Kristine Chapleau, Ph.D.

Personal Statement: I joined the faculty of Indiana University School of Medicine in 2011 and I provide psychotherapy to adults with borderline personality disorder, schizophrenia, and posttraumatic stress disorder.  My teaching interests include teaching new professionals how to provide psychotherapy that encourages reality testing and behavioral change.  My research interests include understanding the role of power and social status in the commission and perception of sexual violence, as well as how trauma and injustice impact mental health.     



                                    Undergraduate: University of Colorado - Boulder


                                    Graduate School: Marquette University


                                    Internship: Indiana University School of Medicine


                                    Fellowship: Indiana University School of Medicine


                                    Board Certifications/Certifications: Health Service Provider in Psychology


Current Academic Interests:           

Teaching: Involved in teaching psychiatry residents, psychology interns, medical students, and psychology practicum students. 


Clinical: Clinical Psychologist on a multidisciplinary treatment team at Larue Carter Memorial Hospital for a 17-bed general psychiatry unit for adults with severe mental illness.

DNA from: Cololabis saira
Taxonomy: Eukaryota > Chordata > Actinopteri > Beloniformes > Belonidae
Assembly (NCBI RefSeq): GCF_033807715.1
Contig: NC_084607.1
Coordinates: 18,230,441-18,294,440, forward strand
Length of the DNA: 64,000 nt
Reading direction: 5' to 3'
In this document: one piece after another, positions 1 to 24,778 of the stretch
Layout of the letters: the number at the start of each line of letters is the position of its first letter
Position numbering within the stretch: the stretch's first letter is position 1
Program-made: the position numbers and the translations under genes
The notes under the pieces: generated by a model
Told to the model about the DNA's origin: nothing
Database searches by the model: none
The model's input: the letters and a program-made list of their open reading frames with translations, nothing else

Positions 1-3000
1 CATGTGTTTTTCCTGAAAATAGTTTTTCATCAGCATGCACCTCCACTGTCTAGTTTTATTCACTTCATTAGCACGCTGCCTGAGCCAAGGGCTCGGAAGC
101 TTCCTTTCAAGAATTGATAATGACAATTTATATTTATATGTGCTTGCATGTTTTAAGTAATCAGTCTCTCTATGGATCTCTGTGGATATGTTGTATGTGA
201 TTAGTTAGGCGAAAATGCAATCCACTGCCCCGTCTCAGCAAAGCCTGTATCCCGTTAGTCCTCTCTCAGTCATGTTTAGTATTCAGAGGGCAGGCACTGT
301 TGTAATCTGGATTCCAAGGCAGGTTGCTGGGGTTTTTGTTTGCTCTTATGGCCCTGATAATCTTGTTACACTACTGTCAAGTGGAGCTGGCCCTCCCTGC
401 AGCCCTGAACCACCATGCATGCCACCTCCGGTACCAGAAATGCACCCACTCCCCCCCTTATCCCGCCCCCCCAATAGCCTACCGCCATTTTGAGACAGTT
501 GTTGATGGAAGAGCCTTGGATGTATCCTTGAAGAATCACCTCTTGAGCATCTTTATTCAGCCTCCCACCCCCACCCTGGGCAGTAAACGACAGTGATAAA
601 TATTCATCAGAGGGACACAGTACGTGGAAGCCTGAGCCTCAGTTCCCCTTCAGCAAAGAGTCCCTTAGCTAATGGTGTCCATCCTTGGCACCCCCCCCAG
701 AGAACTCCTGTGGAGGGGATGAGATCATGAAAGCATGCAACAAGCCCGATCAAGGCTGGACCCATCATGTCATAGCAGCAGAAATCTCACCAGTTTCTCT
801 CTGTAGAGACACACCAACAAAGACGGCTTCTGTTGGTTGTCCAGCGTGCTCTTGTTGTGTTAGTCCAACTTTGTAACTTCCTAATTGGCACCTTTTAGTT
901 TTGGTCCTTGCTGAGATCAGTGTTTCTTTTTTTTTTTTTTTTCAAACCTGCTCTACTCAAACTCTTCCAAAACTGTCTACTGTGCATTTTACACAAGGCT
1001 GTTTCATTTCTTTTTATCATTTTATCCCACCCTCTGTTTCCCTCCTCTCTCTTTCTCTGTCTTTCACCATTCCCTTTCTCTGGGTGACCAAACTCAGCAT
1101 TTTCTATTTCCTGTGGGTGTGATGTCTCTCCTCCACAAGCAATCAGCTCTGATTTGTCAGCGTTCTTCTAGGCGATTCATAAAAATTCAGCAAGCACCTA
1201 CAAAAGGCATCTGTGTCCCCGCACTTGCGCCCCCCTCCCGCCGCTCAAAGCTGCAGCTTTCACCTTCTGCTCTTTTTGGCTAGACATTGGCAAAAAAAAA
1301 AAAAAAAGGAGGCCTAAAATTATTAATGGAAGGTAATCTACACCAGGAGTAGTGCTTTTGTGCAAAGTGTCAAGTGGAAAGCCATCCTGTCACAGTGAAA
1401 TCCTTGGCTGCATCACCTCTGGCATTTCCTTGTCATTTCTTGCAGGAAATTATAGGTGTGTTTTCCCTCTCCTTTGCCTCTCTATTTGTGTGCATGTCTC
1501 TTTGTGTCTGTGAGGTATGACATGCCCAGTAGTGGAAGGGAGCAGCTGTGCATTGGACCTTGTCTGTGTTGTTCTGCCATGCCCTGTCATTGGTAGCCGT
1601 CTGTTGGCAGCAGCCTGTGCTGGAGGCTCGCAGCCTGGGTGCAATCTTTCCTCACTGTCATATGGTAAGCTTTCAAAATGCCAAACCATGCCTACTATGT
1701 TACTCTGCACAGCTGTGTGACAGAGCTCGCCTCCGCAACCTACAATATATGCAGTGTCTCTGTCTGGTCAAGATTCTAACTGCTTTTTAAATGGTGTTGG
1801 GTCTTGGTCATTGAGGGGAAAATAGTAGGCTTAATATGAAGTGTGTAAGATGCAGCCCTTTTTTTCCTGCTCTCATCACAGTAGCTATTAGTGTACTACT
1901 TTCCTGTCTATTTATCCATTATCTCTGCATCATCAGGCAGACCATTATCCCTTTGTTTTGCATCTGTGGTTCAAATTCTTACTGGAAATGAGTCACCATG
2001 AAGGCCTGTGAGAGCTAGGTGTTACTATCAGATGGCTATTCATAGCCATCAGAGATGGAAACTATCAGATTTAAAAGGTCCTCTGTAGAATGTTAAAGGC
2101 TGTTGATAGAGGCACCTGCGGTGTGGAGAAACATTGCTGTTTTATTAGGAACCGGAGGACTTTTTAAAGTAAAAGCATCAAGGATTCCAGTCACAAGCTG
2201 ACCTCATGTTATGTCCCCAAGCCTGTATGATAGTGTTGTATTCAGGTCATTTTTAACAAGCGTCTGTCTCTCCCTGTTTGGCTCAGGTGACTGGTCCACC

Research: Sexual violence, group inequality, stereotyping, power, trauma, mental health outcomes and treatment


Recent Publications:

Chapleau, K. M., Bell, M. D., & Lysaker, P. H. (in press). The relationship between posttraumatic symptom severity and object relations deficits in persons with schizophrenia spectrum disorders. British Journal of Clinical Psychology.


Chapleau, K. M., Landsberger, S. A., Povlinski, J., & Diaz, D. R. (2013). Using paradoxical intention therapy to treat refractory nonepileptic events. Psychosomatics, 54 (3), 398-401.


Chapleau, K. M., & Oswald, D. L. (in press). A system justification view of sexual violence: Legitimizing gender inequality and reduced moral outrage connected to greater rape myth acceptance.  Journal of Trauma and Dissociation.


Chapleau, K. M., & Oswald, D. L. (2013). Status, threat, and stereotypes: Understanding the function of rape myths. Social Justice Research, 26, 18-41. doi: 10.1007/s11211-013-0177-z.

Kristine Chapleau, Ph.D.

Department of Psychiatry | 355 W. 16th St., Suite 4800 | Indianapolis, IN 46202 | Ph: (317) 963-7288 | Fax: (317) 963-7313